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Keratinocyte is the predominant cell type in the epidermis, the outermost layer of the skin, constituting 95% of the cells found there.
Those keratinocytes found in the basal layer (Stratum germinativum) of the skin are sometimes referred to as "basal cells" or "basal keratinocytes.
Merkel cells or Merkel-Ranvier cells are oval receptor cells found in the skin of vertebrates that have synaptic contacts with somatosensory afferents.
They are associated with the sense of light touch, discrimination of shapes, and textures.
The epidermis is the outermost layer of the skin . It forms a protective barrier over the body's surface which prevents pathogens from entering . It is also responsible for retaining water in the body and absorbing nutrients.
Skin layers, of both hairy and hairless skin.
This image details the parts of the integumentary system.
The epidermis is the outermost layer and helps the skin regulate body temperature. It does not contain any blood vessels, and cells in the deepest layers are nourished by diffusion from blood capillaries extending to the upper layers of the dermis.
The epidermis can be further subdivided into five strata or layers:
Stratum corneum - corneocytes are surrounded by a protein envelope (cornified envelope proteins), filled with water-retaining keratin proteins, attached together through corneodesmosomes and surrounded in the extracellular space by stacked layers of lipids.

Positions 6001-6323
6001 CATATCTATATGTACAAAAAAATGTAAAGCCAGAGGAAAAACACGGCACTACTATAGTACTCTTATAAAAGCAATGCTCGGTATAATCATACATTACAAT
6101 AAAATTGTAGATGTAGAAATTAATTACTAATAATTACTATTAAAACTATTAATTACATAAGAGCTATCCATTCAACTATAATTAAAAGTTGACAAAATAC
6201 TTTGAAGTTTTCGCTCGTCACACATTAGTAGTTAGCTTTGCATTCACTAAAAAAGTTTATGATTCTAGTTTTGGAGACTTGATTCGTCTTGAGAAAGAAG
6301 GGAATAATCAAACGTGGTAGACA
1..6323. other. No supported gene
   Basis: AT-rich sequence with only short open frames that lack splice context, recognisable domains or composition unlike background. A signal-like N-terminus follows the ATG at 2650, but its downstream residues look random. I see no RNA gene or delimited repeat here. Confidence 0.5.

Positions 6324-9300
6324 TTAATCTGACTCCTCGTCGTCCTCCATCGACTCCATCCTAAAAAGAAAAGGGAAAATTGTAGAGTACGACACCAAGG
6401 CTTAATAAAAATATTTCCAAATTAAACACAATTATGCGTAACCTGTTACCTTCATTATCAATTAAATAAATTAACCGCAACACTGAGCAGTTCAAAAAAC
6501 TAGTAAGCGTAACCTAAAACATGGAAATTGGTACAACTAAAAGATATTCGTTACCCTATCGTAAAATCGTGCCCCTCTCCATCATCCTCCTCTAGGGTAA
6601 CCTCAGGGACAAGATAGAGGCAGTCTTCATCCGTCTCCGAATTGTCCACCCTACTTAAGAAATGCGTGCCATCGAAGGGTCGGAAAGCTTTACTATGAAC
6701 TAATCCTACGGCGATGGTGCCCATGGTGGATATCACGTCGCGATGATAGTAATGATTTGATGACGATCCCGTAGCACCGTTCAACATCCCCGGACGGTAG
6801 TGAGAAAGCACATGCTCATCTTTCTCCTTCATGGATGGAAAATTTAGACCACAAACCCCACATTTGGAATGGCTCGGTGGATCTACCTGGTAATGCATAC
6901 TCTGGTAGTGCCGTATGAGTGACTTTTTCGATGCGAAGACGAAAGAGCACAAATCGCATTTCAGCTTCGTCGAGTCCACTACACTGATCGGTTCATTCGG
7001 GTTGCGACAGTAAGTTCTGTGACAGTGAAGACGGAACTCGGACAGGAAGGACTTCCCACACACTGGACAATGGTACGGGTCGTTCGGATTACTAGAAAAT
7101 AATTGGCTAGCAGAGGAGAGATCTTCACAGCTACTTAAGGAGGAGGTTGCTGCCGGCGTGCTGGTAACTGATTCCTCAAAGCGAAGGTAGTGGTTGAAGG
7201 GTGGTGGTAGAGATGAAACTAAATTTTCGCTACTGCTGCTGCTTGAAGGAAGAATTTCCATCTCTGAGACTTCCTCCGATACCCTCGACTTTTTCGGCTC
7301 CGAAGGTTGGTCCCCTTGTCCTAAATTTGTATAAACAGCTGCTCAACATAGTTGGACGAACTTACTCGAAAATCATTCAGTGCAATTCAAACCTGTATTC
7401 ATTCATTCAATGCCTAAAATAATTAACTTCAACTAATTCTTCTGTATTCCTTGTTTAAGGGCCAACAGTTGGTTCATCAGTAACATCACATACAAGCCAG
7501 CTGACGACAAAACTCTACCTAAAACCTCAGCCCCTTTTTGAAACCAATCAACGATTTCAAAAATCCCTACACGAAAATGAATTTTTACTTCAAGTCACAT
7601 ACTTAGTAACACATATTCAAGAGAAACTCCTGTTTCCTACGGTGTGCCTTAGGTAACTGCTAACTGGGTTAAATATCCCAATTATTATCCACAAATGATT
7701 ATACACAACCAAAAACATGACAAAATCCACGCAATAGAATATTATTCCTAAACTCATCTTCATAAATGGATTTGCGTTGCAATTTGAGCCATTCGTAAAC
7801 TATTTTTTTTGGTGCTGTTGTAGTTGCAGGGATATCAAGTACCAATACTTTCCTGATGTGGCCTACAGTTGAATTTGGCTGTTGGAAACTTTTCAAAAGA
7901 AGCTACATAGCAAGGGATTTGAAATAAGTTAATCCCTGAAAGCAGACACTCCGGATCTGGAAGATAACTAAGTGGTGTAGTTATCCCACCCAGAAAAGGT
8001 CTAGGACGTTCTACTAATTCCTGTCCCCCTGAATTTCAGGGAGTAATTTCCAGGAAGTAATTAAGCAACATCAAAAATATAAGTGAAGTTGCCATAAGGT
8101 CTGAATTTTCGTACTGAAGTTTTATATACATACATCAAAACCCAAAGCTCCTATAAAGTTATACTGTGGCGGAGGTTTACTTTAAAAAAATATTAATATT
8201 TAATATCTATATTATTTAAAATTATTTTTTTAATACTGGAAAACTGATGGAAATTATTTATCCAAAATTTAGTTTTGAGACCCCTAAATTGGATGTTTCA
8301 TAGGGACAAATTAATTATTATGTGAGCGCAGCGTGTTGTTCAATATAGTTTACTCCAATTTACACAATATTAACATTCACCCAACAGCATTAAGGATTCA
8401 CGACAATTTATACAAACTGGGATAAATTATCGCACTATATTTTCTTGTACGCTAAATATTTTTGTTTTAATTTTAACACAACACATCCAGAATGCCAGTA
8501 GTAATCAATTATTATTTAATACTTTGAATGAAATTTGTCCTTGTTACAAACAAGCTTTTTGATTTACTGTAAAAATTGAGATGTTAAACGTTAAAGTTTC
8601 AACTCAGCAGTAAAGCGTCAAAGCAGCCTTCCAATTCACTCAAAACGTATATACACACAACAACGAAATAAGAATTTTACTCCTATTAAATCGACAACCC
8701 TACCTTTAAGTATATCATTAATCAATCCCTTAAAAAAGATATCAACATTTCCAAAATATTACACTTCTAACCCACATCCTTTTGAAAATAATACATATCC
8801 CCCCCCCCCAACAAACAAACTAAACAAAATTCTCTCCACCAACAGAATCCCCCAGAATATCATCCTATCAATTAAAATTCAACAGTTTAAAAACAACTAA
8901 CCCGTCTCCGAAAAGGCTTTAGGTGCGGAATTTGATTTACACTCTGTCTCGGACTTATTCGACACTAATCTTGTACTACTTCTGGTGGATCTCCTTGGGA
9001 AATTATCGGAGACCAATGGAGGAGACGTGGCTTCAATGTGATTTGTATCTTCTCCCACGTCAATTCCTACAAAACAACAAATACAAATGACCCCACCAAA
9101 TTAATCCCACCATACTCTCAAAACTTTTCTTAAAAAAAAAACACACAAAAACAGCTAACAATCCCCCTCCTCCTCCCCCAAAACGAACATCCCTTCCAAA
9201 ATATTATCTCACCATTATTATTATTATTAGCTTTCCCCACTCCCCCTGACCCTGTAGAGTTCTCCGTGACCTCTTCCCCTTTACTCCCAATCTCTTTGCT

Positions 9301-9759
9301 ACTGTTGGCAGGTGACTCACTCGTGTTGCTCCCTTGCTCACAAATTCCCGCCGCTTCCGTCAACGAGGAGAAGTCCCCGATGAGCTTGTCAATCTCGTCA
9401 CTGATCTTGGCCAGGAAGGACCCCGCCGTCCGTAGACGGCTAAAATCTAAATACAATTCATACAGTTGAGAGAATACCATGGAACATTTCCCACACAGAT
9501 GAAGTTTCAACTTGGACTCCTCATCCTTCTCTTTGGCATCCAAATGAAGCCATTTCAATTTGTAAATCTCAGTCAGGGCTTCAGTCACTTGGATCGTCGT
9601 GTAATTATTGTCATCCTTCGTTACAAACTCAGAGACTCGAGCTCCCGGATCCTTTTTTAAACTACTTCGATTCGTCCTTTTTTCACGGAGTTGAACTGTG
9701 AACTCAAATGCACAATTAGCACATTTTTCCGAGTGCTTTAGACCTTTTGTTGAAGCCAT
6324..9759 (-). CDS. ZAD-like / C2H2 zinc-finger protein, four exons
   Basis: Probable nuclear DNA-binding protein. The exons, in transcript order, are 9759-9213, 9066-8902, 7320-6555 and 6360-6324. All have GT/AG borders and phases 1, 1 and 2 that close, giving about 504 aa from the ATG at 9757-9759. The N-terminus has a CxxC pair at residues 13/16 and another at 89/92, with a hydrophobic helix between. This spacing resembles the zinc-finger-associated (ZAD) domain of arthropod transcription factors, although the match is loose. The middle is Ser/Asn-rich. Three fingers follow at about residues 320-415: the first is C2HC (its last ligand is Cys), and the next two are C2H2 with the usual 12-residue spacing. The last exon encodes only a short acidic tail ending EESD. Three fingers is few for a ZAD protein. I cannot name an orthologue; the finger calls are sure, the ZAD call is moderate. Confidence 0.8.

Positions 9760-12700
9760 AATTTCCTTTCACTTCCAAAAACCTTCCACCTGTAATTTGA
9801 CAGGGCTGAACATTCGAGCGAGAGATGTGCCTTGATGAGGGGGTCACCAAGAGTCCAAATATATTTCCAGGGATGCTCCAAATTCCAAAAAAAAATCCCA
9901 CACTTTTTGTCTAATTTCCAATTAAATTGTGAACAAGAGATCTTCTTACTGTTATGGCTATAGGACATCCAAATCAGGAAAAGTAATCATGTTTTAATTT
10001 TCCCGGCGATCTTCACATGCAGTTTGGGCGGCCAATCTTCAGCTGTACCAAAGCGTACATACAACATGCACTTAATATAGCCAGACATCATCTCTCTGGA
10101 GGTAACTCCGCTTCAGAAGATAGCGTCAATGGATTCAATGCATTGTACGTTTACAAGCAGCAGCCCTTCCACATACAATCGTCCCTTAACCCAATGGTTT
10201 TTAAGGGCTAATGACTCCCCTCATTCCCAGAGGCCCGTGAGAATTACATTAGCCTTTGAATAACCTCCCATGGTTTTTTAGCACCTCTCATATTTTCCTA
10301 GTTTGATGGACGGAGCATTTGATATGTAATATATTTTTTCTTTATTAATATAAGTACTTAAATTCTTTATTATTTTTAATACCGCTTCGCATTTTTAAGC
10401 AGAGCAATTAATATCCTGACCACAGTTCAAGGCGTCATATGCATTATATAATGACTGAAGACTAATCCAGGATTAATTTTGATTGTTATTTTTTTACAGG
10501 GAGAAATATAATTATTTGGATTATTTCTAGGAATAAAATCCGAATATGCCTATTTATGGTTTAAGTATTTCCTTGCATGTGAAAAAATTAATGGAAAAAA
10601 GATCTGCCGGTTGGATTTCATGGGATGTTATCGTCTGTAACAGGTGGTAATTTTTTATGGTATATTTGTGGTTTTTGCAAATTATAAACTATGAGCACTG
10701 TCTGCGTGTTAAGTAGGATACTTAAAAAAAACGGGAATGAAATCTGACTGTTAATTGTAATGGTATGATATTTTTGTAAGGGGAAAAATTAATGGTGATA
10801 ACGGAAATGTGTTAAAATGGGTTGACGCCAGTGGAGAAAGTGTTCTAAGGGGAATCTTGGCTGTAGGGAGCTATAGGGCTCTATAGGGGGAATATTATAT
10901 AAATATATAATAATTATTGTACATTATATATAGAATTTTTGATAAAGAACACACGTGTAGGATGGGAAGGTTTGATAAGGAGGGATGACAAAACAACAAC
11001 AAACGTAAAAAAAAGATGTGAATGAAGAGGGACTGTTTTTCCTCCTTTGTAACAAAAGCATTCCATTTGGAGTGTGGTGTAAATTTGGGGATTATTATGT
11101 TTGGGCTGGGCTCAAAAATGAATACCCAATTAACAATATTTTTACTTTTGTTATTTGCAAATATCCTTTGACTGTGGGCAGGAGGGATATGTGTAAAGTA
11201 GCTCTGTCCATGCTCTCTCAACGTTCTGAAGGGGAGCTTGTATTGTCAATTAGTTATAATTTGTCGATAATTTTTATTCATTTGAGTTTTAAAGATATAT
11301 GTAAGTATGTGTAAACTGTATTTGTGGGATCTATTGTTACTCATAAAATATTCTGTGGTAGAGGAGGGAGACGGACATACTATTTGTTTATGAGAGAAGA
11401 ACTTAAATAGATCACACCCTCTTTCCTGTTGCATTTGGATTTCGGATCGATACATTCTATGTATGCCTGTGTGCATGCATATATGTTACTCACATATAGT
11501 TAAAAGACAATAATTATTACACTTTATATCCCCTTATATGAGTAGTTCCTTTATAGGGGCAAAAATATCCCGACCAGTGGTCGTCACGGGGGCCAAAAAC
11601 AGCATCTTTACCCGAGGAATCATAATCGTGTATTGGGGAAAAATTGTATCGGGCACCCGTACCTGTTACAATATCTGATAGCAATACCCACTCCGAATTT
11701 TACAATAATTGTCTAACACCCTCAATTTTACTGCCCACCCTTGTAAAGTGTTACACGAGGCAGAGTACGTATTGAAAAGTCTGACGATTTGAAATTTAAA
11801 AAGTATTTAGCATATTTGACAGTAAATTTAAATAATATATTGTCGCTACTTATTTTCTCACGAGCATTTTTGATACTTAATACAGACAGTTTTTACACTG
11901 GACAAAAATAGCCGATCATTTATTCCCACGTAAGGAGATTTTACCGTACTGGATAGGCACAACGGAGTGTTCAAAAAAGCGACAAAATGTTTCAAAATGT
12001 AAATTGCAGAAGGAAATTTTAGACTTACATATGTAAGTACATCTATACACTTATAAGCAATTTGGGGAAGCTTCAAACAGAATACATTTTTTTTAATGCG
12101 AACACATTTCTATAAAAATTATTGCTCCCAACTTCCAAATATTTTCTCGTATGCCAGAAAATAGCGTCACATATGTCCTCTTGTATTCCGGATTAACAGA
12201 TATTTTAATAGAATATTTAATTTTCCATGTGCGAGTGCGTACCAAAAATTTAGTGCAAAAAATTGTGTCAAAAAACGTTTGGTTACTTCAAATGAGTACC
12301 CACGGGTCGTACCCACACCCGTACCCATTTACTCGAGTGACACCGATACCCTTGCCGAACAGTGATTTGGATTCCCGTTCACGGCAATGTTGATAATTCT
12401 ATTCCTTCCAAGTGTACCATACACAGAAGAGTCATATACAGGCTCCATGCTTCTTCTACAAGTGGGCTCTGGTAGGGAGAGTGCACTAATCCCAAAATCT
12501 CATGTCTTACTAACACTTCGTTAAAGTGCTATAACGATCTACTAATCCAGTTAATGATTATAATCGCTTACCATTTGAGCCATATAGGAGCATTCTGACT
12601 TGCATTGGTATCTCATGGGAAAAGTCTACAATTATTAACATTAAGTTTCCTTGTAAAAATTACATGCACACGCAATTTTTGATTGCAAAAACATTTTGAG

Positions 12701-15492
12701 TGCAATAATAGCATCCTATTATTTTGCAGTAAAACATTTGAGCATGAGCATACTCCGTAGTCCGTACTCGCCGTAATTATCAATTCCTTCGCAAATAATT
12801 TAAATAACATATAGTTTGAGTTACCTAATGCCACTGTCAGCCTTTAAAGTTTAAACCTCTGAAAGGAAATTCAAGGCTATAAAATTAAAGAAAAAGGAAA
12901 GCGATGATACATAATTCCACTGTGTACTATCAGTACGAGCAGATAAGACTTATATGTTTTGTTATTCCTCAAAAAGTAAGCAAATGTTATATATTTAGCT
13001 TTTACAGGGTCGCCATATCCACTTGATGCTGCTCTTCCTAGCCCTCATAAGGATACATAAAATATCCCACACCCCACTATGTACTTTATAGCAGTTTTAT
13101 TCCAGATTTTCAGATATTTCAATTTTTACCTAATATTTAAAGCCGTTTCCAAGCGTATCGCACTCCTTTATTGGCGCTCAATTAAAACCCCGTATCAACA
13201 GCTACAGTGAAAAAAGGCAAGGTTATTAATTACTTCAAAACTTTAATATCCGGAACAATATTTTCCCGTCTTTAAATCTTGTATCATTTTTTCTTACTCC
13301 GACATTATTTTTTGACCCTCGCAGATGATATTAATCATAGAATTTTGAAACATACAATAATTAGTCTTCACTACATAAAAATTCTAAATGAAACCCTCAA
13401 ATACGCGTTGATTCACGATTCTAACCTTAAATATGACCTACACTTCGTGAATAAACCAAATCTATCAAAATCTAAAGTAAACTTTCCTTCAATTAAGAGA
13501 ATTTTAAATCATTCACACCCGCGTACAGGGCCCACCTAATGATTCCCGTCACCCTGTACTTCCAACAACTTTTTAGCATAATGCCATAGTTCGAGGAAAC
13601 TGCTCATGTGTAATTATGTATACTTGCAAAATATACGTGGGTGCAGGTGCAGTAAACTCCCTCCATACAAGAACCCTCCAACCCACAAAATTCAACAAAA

Stratum lucidum (only on palms and soles of feet).
Stratum granulosum - in this layer, keratinocytes lose their nuclei and their cytoplasm appears granular. Lipids, contained in these keratinocytes within lamellar bodies, are released into the extracellular space through exocytosis to form a lipid barrier.
Stratum spinosum - Langerhans cells, immunologically-active cells, are located in the middle of this layer.
The epidermis is made up of 95% keratinocytes but also contains melanocytes, Langerhans cells, Merkel cells, and inflammatory cells.The stratum basale is primarily made up of basal keratinocyte cells, which can be considered the stem cells of the epidermis. They divide to form the keratinocytes of the stratum spinosum, which migrate superficially.
The epidermis consists of stratified squamous keratinizing epithelium, composed of proliferating basal and differentiated suprabasal keratinocytee, with an underlying basement membrane. Keratinocytes are the major cells, constituting 95% of the epidermis, while Merkel cells, melanocytes, and Langerhans cells are also present.
Keratinocytes in the stratum basale proliferate during mitosis and the daughter cells move up the strata, changing shape and composition as they undergo multiple stages of cell differentiation to eventually become anucleated. During that process keratinocytes will become highly organized, forming cellular junctions (desmosomes) between each other and secreting keratin proteins that aid in protection, and lipids which contribute to the formation of an extracellular matrix which serves to provide mechanical strength to the skin.
Keratinocytes from the stratum corneum are eventually shed from the surface (desquamation). This process is called keratinization and takes place within about 30 days.